In 1932, Amelia Earhart Wrote to The New York Times to Complain About Sexist Headlines

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Before she married George Palmer Putnam in 1931, the New York Times referred to her in their articles as Miss Earhart, but after their nuptials they began exclusively referring to her as Mrs. Putnam.

She objected, the New York Times revealed on Thursday.

“Despite the mild expression of my wishes, and those of G.P.P., I am constantly referred to as ‘Mrs. Putnam’ when the Times mentions me in its columns,” she wrote. “After all (here may be a principle) I believe flyers should be permitted the same privileges as writers or actresses.”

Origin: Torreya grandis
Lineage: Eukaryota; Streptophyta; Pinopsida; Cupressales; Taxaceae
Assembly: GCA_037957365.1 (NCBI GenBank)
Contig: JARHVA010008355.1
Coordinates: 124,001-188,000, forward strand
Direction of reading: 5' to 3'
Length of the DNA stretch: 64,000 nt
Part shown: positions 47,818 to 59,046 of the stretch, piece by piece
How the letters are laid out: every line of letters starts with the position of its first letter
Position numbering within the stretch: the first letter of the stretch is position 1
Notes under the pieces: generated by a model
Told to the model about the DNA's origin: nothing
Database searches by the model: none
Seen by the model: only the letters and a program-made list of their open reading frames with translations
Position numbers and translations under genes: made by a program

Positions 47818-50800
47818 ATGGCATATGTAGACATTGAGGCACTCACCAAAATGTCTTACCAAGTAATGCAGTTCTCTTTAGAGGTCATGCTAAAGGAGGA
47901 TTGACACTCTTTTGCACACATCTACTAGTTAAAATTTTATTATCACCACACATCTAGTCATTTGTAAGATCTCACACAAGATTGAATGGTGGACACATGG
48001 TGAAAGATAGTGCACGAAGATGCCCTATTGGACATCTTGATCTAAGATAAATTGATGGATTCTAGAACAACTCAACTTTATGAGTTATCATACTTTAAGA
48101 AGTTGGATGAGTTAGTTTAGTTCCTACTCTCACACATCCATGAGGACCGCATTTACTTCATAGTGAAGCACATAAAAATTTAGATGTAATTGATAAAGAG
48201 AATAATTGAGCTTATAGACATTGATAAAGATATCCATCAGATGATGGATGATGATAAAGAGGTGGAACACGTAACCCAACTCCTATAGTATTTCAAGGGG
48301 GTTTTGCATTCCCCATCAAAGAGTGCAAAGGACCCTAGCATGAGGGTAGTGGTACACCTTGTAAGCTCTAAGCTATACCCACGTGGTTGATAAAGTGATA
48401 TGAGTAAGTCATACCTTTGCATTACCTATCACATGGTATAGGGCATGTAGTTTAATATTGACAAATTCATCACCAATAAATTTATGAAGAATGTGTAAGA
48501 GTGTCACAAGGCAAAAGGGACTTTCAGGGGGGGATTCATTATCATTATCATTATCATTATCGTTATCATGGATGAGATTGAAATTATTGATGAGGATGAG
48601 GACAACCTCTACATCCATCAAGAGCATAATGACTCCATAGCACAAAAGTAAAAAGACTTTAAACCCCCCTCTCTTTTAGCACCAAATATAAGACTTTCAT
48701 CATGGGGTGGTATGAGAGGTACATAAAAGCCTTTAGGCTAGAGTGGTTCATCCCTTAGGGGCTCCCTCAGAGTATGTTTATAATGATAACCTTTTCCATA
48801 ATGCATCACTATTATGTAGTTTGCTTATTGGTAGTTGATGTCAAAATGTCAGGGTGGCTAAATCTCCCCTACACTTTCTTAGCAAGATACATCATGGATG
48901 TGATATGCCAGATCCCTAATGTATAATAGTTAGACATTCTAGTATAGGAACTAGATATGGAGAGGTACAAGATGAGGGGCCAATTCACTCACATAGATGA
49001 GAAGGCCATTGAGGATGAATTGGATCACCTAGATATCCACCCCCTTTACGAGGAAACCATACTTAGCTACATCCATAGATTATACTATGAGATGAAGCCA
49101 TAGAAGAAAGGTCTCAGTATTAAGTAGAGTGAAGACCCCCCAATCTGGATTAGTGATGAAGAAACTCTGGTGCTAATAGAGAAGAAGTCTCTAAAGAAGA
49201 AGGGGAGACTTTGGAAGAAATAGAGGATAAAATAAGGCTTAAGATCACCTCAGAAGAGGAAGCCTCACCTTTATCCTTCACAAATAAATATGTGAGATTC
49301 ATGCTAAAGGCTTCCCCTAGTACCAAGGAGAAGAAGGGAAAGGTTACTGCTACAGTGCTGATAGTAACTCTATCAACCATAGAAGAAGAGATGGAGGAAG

The day after she completed her trans-Atlantic trip, the New York Times referred to her as Mrs. Putnam while the Chicago Tribune published the headline “I Flew For Fun: Mrs. Putnam.”

The New York Times didn’t seem to originally be on board with the proposal. The day she wrote the letter the paper printed the headline “Harrison and Rye Hail Mrs. Putnam’s Return.” But soon after, they adopted the request.

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